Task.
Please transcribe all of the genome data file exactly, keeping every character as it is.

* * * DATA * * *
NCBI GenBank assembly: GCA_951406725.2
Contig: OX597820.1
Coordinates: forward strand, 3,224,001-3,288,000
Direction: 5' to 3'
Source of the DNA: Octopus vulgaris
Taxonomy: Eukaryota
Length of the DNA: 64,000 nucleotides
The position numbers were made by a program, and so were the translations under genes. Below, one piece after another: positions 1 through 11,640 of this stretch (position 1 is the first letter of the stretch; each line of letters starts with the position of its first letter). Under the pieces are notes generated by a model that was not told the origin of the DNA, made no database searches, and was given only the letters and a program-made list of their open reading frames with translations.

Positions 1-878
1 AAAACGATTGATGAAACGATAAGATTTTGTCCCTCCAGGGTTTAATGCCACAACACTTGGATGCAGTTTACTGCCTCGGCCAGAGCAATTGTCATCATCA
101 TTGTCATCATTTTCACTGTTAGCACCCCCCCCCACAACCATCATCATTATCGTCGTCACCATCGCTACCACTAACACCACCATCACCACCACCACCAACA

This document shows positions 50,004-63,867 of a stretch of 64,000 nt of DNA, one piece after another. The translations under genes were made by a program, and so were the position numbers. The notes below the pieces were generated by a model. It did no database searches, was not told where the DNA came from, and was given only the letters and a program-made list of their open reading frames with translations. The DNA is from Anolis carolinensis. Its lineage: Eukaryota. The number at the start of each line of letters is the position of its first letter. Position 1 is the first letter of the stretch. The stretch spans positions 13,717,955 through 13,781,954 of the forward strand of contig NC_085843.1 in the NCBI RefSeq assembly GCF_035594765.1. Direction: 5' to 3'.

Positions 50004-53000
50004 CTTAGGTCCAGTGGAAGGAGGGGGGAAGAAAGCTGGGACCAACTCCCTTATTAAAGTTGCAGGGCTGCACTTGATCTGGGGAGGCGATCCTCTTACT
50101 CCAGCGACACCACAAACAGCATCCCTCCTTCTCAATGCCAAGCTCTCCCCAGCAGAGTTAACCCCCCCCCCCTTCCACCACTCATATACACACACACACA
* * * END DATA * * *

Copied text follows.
NCBI GenBank assembly: GCA_951406725.2
Contig: OX597820.1
Coordinates: forward strand, 3,224,001-3,288,000
Direction: 5' to 3'
Source of the DNA: Octopus vulgaris
Taxonomy: Eukaryota
Length of the DNA: 64,000 nucleotides
The position numbers were made by a program, and so were the translations under genes. Below, one piece after another: positions 1 through 11,640 of this stretch (position 1 is the first letter of the stretch; each line of letters starts with the position of its first letter). Under the pieces are notes generated by a model that was not told the origin of the DNA, made no database searches, and was given only the letters and a program-made list of their open reading frames with translations.

Positions 1-878
1 AAAACGATTGATGAAACGATAAGATTTTGTCCCTCCAGGGTTTAATGCCACAACACTTGGATGCAGTTTACTGCCTCGGCCAGAGCAATTGTCATCATCA
101 TTGTCATCATTTTCACTGTTAGCACCCCCCCCCACAACCATCATCATTATCGTCGTCACCATCGCTACCACTAACACCACCATCACCACCACCACCAACA

This document shows positions 50,004-63,867 of a stretch of 64,000 nt of DNA, one piece after another. The translations under genes were made by a program, and so were the position numbers. The notes below the pieces were generated by a model. It did no database searches, was not told where the DNA came from, and was given only the letters and a program-made list of their open reading frames with translations. The DNA is from Anolis carolinensis. Its lineage: Eukaryota. The number at the start of each line of letters is the position of its first letter. Position 1 is the first letter of the stretch. The stretch spans positions 13,717,955 through 13,781,954 of the forward strand of contig NC_085843.1 in the NCBI RefSeq assembly GCF_035594765.1. Direction: 5' to 3'.

Positions 50004-53000
50004 CTTAGGTCCAGTGGAAGGAGGGGGGAAGAAAGCTGGGACCAACTCCCTTATTAAAGTTGCAGGGCTGCACTTGATCTGGGGAGGCGATCCTCTTACT
50101 CCAGCGACACCACAAACAGCATCCCTCCTTCTCAATGCCAAGCTCTCCCCAGCAGAGTTAACCCCCCCCCCCTTCCACCACTCATATACACACACACACA